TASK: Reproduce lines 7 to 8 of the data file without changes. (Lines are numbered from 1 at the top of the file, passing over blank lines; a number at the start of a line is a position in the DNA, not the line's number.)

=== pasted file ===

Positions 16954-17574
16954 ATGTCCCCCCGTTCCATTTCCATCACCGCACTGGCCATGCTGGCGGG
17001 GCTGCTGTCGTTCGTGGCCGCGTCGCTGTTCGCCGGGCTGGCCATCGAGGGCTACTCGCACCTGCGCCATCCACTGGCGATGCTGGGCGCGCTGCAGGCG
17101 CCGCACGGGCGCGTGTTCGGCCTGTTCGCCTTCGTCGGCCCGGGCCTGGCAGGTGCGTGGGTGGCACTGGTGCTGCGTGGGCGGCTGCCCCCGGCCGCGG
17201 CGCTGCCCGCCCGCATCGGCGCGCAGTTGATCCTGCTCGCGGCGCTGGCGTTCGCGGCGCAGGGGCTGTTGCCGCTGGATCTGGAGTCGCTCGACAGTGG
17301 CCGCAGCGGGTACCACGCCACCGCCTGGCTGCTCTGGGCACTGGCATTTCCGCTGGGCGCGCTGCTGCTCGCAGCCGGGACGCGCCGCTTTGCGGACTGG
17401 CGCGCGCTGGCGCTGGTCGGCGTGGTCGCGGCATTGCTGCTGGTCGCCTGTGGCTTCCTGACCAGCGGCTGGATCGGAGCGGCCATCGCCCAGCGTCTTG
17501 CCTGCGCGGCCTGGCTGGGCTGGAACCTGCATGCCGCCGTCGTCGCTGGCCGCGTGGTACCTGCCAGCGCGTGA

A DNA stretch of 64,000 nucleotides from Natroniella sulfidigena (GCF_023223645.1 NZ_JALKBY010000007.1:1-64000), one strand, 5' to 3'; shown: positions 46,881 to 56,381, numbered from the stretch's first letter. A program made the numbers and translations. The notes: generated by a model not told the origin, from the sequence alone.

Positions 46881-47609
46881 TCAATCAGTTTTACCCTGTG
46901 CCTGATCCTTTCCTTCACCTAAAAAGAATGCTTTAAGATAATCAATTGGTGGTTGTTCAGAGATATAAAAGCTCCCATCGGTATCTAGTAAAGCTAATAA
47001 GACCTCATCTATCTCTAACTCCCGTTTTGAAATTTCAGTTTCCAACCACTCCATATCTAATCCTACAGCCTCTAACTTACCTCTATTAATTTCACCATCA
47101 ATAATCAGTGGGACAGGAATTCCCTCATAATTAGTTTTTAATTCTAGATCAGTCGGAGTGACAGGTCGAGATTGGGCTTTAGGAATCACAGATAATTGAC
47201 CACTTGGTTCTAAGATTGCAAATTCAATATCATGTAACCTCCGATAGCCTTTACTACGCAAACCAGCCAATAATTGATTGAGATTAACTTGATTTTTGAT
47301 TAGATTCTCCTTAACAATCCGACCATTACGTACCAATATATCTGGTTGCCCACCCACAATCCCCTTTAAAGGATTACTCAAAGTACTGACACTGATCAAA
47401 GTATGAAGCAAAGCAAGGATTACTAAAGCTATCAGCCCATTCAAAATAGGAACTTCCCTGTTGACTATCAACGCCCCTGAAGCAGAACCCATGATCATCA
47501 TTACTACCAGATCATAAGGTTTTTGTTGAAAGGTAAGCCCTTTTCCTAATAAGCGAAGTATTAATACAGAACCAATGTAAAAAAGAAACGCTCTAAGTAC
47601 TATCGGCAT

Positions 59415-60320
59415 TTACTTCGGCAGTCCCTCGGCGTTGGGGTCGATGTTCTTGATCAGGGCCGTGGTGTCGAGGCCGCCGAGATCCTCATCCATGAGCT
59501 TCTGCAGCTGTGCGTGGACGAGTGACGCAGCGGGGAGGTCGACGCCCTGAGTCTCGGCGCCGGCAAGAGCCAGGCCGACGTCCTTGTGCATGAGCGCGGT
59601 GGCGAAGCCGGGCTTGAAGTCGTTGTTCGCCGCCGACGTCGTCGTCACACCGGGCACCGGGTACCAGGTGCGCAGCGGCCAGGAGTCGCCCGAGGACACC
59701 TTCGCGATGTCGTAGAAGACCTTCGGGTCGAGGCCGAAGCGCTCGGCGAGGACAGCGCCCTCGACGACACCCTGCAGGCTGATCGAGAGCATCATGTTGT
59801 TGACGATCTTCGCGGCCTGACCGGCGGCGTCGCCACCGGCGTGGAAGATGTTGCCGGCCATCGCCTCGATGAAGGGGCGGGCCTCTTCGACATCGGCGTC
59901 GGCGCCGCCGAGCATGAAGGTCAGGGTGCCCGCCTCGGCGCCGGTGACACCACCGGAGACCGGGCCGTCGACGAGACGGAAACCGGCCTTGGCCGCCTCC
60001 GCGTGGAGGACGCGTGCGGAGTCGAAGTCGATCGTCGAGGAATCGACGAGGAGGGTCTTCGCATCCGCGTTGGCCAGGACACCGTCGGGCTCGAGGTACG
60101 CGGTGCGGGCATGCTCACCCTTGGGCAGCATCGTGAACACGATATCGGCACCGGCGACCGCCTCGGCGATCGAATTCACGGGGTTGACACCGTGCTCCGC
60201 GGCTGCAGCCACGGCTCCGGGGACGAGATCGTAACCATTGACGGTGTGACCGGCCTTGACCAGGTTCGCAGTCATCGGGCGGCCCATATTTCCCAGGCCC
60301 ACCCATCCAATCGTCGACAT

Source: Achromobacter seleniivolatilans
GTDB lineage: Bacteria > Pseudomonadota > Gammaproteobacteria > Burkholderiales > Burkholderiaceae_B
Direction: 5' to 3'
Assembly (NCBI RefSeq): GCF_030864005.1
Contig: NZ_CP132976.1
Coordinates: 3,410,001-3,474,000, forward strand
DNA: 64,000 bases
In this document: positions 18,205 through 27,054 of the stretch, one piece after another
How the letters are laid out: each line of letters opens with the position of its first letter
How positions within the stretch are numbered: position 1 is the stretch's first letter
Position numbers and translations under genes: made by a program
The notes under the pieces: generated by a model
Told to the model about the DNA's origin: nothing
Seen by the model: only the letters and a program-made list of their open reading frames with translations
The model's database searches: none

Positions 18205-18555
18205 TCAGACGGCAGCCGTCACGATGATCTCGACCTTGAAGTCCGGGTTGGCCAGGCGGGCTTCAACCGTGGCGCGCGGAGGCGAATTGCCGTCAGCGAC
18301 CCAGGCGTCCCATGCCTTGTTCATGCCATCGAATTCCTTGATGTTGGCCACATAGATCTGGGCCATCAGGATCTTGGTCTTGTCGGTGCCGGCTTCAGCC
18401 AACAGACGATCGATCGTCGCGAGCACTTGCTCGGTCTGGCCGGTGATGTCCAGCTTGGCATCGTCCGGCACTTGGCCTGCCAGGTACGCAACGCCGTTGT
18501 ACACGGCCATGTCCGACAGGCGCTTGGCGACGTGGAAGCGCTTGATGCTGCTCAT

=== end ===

17401 CGCGCGCTGGCGCTGGTCGGCGTGGTCGCGGCATTGCTGCTGGTCGCCTGTGGCTTCCTGACCAGCGGCTGGATCGGAGCGGCCATCGCCCAGCGTCTTG
17501 CCTGCGCGGCCTGGCTGGGCTGGAACCTGCATGCCGCCGTCGTCGCTGGCCGCGTGGTACCTGCCAGCGCGTGA